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Thread: PCV Modification with Vapor Separation

  1. #21
    Networking Architect Aaron Murakami's Avatar
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    Ok - cool! Post a diagram if you can of whatever you wind up doing. Could help someone with the same setup.
    Aaron Murakami





    You never change things by fighting the existing reality. To change something, build a new model that makes the existing model obsolete. ― Richard Buckminster Fuller

  2. #22
    There is a very simple way to know how much vacuum there is in our engines and I don't know why Aaron didn't mention that. It's called vacuum gauge. Every engine in good order has an intake manifold vacuum AT IDLE of 17-22 inches of mercury (inHg). So anyone can measure what vacuum gain he gets by plugging the PCV pipe to intake manifold.

    But the real problems Aaron doesn't see (or deliberately omits) are these:

    - all vacuum is depleted rapidly the moment we push the accelerator, because the throttle valve opens and thus atmospheric pressure 'rushes in' equalizing manifold pressure
    - we need a MUCH higher vacuum to vaporize fuel at room temperature, much higher than any normally aspirated engine can achieve eventually ONLY AT IDLE.

    So my opinion is we might get some minor fuel economy only when idling, but sadly we don't idle too much...

  3. #23
    But the real problems Aaron doesn't see (or deliberately omits) are these:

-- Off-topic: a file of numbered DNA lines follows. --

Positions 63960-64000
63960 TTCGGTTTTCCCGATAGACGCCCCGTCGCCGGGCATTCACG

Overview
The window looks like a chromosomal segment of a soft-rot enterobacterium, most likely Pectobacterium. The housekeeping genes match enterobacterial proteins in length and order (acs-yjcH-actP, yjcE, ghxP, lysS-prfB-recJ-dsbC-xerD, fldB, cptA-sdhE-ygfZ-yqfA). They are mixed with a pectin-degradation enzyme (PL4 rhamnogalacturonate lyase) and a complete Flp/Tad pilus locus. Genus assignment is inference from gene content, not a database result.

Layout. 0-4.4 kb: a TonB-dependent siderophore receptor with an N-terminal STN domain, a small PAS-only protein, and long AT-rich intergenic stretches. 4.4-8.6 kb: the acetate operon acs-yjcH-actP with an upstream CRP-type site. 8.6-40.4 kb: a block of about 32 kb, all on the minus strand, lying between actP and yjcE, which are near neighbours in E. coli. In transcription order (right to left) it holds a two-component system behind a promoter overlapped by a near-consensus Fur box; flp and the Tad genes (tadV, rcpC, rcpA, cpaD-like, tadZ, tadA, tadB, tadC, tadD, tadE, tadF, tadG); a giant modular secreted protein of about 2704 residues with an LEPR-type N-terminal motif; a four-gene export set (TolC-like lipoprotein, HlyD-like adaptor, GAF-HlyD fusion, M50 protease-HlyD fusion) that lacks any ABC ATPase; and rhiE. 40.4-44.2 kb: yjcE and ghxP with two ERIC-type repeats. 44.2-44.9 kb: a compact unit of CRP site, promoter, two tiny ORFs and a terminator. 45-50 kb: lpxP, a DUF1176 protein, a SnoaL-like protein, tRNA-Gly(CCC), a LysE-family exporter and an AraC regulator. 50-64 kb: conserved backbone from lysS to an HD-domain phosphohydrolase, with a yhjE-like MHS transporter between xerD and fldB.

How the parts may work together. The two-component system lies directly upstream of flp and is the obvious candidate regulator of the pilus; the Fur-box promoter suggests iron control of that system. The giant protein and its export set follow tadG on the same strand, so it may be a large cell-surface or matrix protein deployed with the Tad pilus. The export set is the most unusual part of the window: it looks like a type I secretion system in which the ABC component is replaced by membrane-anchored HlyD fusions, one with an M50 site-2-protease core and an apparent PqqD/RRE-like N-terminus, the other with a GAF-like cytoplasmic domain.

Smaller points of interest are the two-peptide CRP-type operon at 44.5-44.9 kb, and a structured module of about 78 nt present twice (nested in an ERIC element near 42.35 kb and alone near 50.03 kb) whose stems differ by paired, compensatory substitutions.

- all vacuum is depleted rapidly the moment we push the accelerator, because the throttle valve opens and thus atmospheric pressure 'rushes in' equalizing manifold pressure
    - we need a MUCH higher vacuum to vaporize fuel at room temperature, much higher than any normally aspirated engine can achieve eventually ONLY AT IDLE.

    So my opinion is we might get some minor fuel economy only when idling, but sadly we don't idle too much...[/QUOTE]

    Actually not true my vacuum stays very high most of the time unless I really push on the throttle very hard. You loose some of the vacuum but never all of it. Unless you floor it.

  4. #24
    Networking Architect Aaron Murakami's Avatar
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    Aaron Murakami





    You never change things by fighting the existing reality. To change something, build a new model that makes the existing model obsolete. ― Richard Buckminster Fuller

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